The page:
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Op-Ed: From Invest in Kids to divest in futures, Illinois’ retreat from educational progress

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Illinois has made history, though a celebration is not in order. Defying the national trend, lawmakers disbanded the Invest in Kids Act, the state’s popular tax credit scholarship program, leaving educators, families and thousands of students unsure of their options going into the 2024 school year.

The reverberations of this regressive move are already being felt. In the Chicago area alone, two schools, St. Frances of Rome and St. Odilo, have announced closures as a result of the legislature’s failure to renew the legislation, and several more are expected to follow suit.

It’s a step in the wrong direction for a state already struggling to improve academic standards. The donor-funded scholarship program allowed students from low-income households to attend private schools. Donors received a 75% tax credit, and nearly 10,000 students, including 164 just at the two schools mentioned above, received the chance to attend high-performing schools that would otherwise have been unattainable.

With this simple arrangement, the Invest in Kids Act achieved its objectives without reducing the budget for public schools by a single cent. Even so, the program has had its critics. The most vocal among them are the Illinois Federation of Teachers and the Illinois Education Association, both teachers’ unions with significant influence over members of the Illinois General Assembly.

In the 2022 midterms, legislative leaders from both parties received large donations from these groups. While it is no surprise that the state’s teachers’ unions supported Democratic leaders given their strong opposition to renewing the program, the extent of their support for Republicans is startling.

House Minority Leader Rep. Tony McCombie, R-Ill, the leader of the GOP caucus who has made it a priority to restore tax credit scholarships, ended up receiving nearly $120,000 from a PAC affiliated with the Illinois Education Association. This financial support from an organization whose policies are widely opposed in her district and other GOP-leaning districts casts doubt on the authenticity of her and other funded Republicans’ advocacy for school choice.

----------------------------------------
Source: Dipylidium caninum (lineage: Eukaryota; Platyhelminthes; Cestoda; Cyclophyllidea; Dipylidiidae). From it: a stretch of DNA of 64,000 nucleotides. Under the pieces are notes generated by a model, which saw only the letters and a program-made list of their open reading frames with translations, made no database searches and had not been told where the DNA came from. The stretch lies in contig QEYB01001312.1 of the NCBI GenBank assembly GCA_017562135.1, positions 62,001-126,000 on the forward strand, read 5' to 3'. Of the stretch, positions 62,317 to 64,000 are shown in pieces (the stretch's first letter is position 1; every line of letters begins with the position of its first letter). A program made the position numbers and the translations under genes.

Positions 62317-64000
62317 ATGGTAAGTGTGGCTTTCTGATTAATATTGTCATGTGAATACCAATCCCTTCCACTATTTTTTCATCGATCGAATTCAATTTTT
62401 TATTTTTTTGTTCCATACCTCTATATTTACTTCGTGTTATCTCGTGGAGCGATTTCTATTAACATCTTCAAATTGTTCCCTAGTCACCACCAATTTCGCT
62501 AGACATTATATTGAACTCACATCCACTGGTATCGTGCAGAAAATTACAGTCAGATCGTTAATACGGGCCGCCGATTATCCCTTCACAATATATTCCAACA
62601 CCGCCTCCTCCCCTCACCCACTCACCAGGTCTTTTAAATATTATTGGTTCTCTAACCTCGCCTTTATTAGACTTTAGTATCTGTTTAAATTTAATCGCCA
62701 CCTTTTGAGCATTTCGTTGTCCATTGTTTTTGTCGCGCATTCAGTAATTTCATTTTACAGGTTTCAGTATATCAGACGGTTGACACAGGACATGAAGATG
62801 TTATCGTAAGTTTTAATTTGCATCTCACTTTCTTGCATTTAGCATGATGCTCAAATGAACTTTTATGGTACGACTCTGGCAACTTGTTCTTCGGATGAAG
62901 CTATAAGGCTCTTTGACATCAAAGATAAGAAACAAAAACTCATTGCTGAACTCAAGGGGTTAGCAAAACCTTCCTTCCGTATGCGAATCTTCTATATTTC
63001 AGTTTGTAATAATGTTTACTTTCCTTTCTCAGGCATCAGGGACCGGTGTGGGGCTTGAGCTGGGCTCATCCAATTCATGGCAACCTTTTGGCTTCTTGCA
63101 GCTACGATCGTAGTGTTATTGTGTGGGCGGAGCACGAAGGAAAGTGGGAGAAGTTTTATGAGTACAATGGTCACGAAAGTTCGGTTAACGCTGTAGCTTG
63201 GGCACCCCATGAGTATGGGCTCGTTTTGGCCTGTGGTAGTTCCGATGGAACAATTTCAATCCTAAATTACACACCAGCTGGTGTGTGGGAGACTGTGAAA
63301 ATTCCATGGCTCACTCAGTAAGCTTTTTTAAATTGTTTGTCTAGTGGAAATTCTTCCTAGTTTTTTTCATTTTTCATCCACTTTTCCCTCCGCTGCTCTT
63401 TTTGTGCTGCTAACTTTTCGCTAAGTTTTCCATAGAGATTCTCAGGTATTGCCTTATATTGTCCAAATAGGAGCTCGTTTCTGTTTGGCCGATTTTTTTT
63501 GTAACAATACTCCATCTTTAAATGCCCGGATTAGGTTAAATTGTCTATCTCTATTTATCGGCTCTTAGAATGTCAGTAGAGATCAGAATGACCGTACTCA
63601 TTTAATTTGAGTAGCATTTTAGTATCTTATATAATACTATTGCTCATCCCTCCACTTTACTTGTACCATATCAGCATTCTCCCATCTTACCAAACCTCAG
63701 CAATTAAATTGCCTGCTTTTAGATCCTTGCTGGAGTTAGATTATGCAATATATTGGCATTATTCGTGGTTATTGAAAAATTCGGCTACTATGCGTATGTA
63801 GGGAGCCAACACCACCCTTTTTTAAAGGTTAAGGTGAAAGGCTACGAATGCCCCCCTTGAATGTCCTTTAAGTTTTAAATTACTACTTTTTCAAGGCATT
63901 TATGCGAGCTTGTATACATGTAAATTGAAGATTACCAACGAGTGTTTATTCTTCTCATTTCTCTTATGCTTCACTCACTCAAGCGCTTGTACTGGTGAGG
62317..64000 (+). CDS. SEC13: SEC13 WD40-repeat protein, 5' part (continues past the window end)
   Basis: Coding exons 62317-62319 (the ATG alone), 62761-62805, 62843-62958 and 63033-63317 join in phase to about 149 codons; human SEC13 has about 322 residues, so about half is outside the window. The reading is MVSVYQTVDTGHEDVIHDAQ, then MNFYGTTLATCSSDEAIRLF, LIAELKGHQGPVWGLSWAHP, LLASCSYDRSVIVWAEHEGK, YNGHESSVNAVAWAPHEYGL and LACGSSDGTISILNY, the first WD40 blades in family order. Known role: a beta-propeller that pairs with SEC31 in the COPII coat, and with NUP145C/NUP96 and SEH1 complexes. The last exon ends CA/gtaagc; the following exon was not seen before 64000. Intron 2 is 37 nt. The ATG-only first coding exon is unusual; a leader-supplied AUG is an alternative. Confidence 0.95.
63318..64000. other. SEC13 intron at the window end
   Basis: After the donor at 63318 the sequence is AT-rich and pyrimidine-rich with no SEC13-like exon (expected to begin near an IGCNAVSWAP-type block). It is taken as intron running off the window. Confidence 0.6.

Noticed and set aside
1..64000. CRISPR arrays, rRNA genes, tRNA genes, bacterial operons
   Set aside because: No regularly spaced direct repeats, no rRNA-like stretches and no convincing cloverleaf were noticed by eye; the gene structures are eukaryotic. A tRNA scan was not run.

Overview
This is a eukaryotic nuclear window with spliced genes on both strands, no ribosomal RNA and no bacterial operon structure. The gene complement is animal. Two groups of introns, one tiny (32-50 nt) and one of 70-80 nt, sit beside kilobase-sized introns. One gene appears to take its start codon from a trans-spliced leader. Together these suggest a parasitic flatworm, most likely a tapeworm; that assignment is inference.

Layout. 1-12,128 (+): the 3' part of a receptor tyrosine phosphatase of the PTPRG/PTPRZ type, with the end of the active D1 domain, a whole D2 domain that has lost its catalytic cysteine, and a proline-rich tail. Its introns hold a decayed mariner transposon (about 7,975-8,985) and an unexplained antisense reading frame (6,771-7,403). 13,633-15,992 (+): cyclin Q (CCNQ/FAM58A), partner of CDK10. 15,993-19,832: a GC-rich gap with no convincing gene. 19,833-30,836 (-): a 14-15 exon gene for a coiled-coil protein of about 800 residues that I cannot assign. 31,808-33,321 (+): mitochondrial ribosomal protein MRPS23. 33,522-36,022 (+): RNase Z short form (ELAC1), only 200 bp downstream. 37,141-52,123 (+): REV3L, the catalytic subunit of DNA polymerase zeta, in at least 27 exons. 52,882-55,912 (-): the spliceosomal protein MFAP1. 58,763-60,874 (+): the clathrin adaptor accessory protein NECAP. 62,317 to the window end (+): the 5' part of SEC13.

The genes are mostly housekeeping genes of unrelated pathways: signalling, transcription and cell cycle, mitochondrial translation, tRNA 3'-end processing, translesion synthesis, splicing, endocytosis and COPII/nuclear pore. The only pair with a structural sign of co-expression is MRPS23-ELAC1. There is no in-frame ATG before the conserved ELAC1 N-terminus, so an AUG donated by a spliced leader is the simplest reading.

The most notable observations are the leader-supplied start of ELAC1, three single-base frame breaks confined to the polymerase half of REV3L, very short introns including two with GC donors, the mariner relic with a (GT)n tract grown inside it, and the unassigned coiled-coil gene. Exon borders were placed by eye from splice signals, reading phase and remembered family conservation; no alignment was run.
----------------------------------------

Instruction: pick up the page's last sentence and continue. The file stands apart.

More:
Even more unsettling than these shady donations and questionable priorities is the silence over the issue that brought about the Act’s demise. House Speaker Emanuel “Chris” Welch, D-Ill., simply refused to bring extension legislation up for a vote. With no word or movement from the Democratic House majority, the Invest in Kids Act – and all the academic progress it made in the lives of its students – came to an abrupt halt.

Why would critics like House Speaker Welch refuse to present their case to voters and go on record for their opposition? The answer is quite simple: Silence is an easier way to defeat a program that is popular among voters but unpopular with large scale donors than subjecting it to the attention and scrutiny of a debate.

The popularity of Invest in Kids among voters is not enough to overcome its unpopularity with politicians and their campaign donors, suggesting that the opposition prioritizes their re-election over the educational needs of families and students. Sadly, while kids in the program are barred from voting, members of the teachers’ unions and other special interests have that right.

Proponents of educational freedom have refused to give up. A bill has been introduced to extend the tax credit scholarship program until 2035.

However, the proposed legislation has failed to attract much support to date, with only one co-sponsor in the entire 177-member General Assembly. To make matters worse, it has been stuck in the Rules Committee since February, without a hearing date scheduled.

Unless fortunes change before the end of May, the future does not look bright for school choice in the Prairie State.

Yet, extending the Invest in Kids Act enjoys significant support among Illinois taxpayers. A recent poll conducted by the Illinois Policy Institute reveals that 63% of Illinoisians favor maintaining the program.

Voters seem more than ready to extend the program’s shelf life, and the parents and families who benefit from it clearly wish for its continuation. Now, it is up to the General Assembly to do the right thing.

Unfortunately, in the tangled web of Illinois politics, doing the right thing often seems like the hardest thing of all.